Five Finger Death Punch bassist Chris Kael was recently interviewed by The NFR Podcast about joining the band in 2010 and his sobriety.
Chris Kael made his debut with Five Finger Death Punch on the band’s third album, 2011’s “American Capitalist.”
About his sobriety, Kael said: “Before I got sober, I was thinking, ‘Oh, man, I’m not gonna be creative, I’m not gonna be able to do this…’ And then I had to think about it, and I was like, ‘Motherfucker, you haven’t written shit in three years, what are you worried about?’ I was like, ‘Yeah, you’re right.’ So just being present and aware and clear now, the music’s really just, I’m like a conduit, it’s flowing through me, some stuff that I’ve written that I’m like, ‘Where the hell did that come from?'”
He continued: “I have no idea, just open to it. There’s been so many times where I’d be laying up in bed asleep, wake up to hear a riff in my head, and have to go downstairs to put it on guitar and record it real quick. And I think I’ve written 10 songs now and five of them started waking up in bend and getting right to the guitar, so just being aware of things when they happen and taking advantage of those opportunities and getting it.”
On if he records all the instruments when making demos, Kael said: “Oh yeah, I’m playing guitar, I am singing, playing bass – wrote all the stuff. I’m actually taking it to the rest of the guys here in a couple of weeks and getting their opinion on it, so we’ll see. As I said, I don’t know where it’s going to go, but I’ve enjoyed it, and even at the end of the day, if it never sees the light of day other than sharing it with my friends like you, it’s been worth it for me. But the songs are fucking good. My vocals are actually what got me in the gig with Death Punch.”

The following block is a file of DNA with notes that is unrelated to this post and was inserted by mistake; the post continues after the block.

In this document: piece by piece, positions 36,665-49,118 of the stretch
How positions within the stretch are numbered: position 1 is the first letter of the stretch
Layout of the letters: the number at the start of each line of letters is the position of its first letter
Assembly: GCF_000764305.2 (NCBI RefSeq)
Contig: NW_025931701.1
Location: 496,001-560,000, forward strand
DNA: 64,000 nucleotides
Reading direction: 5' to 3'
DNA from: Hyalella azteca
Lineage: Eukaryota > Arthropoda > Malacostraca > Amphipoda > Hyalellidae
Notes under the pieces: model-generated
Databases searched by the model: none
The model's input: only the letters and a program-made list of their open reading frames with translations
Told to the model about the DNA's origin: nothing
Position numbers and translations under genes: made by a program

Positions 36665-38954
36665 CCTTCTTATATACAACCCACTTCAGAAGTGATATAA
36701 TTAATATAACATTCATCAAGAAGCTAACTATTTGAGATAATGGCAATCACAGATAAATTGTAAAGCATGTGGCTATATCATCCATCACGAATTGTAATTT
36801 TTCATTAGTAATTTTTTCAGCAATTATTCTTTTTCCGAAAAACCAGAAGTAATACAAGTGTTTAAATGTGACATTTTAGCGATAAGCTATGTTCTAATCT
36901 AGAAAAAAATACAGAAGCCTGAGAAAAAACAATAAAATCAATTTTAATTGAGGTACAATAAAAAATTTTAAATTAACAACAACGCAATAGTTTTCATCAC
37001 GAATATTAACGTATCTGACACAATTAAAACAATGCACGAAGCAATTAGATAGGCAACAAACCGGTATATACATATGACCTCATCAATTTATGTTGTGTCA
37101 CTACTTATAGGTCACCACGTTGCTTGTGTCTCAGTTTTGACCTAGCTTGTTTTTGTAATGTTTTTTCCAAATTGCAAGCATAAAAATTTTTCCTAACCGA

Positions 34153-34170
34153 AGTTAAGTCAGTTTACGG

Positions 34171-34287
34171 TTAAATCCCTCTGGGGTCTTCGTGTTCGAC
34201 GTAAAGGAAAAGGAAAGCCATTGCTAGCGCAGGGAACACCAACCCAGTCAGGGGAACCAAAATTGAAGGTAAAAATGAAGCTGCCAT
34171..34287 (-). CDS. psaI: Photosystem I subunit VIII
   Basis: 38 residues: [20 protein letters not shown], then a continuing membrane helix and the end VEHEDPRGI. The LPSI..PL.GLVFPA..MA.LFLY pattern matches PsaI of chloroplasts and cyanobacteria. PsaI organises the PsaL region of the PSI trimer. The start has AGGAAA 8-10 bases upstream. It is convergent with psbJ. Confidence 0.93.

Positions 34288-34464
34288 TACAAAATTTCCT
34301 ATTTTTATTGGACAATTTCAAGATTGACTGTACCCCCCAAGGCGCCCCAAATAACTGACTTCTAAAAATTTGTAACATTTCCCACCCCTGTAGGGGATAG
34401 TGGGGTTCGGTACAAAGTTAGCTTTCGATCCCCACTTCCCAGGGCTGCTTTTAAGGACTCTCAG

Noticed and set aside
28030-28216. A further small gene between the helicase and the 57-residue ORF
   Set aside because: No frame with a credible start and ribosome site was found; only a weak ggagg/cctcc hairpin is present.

Kael continued: “They wanted somebody that could back up Ivan [Moody, vocals], do the harmonies and kind of fill up that sound behind him, and when Jason [Hook, now-former guitarist] asked me, ‘How are your vocals?’ I sent him some stuff from like 15 years ago that I’d written, and I’m doing all the vocals on that. And when I went in for the audition, I jumped in right on that mic and was very comfortable – because I love singing. I jumped up, hit the backgrounds [backing vocals], and they all kind of looked at each other and were like, ‘Unless this dude’s a complete fuckup, that’s the guy.’ Luckily, I was only half a fuckup, so it worked out good. [Laughs]
Chris concluded: “I didn’t become a complete fuckup until I was in the band and let loose… Zoltan [Bathory, guitar] had always said that he wanted to put a band together that was like a gang, all for one, that kind of thing, and it’s feeling more like that today than it has at any point I’ve actually been in the band.”